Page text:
A path of peace and order

Daily Reading for September 22 • Philander Chase, Bishop of Ohio, and of Illinois, 1852

In the year of our Lord 1793-94, while [Philander Chase] was a member of the sophomore and junior classes, he became acquainted with the Common Prayer-Book of the Protestant Episcopal Church of the United States of America. This circumstance formed an important era in his life and that of his venerable parents and beloved relatives in Cornish, New Hampshire, and in Bethel, Vermont, where they resided. Hitherto they had all been Congregationalists, and as such, had much ignorance and many prejudices to overcome in conforming to the worship of God as set forth in that primitive liturgy. The more, however, it was examined and compared with the word of God, the more forcibly did its beauties strike their minds. Amidst the manifold divisions, not to say schisms and heresies, by which they were circumstanced and to which an extemporaneous mode of worship had evidently led, the Prayer-Book seemed a light, mercifully designed by Providence to conduct them into the path of peace and order; and then the holy faith which it was designed to preserve, as the vessel preserves the oil from being spilled and adulterated, how pure and undefiled did it appear! How primitive when compared with the multiform articles of belief which had grown up, and still continue to grow up, all around them!

These considerations respecting the liturgy of the church, joined to her well-authenticated claims to an apostolic constitution in her ministry, were among the principal reasons which induced so many of his relations to conform to the Protestant Episcopal Church, and instead of repairing the meeting-house, where both his grandfather and father had officiated as Congregational deacons, inclined them to pull it down and erect on its spot an Episcopal Church. This was effected in great harmony; not a voice was raised against the measure throughout the neighborhood. As it respects himself, having become ardently desirous of entering, when qualified, into the ministry, the question, who had the divine power and authority to ordain him and thereby give him an apostolic commission to preach and administer the sacraments, became a matter of the utmost consequence, affecting his conscience. How this was answered, his course of life has shown. As he depended not on others’ opinions, but examined for himself, even so let others do; always remembering that truth doth not depend on man, but on God.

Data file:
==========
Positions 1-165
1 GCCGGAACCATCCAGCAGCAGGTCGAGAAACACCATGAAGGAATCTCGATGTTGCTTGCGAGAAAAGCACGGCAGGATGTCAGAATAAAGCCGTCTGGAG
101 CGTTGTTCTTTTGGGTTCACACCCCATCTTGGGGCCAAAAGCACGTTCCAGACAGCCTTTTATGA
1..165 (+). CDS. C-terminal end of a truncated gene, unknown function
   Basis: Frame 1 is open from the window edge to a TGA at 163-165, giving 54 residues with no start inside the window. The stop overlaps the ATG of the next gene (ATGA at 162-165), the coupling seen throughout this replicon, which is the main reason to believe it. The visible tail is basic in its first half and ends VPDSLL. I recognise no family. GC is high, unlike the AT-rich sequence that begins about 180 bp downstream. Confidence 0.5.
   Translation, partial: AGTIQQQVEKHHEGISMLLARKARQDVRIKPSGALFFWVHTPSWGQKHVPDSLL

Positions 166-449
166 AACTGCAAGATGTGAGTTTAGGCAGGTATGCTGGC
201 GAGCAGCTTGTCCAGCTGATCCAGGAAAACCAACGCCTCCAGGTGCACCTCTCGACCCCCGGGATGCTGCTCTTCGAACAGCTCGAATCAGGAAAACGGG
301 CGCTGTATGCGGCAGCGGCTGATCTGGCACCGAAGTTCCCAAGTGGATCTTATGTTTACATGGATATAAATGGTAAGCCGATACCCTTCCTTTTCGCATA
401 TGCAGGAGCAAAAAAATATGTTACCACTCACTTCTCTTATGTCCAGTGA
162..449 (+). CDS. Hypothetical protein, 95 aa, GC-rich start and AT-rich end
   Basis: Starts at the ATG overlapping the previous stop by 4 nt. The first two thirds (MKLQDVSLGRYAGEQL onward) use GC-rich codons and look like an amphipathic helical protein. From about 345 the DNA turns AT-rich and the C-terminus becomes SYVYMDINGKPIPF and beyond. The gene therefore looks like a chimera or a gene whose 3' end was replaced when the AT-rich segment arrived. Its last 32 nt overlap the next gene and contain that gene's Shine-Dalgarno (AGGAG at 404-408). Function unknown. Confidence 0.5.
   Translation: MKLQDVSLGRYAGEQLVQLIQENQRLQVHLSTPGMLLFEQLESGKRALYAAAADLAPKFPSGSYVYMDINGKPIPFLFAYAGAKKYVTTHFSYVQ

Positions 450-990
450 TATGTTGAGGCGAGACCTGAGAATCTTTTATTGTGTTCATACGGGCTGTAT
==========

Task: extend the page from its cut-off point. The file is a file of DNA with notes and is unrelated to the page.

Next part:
From Bishop Chase’s Reminiscences: An Autobiography by Philander Chase (J. B. Dow, 1848).

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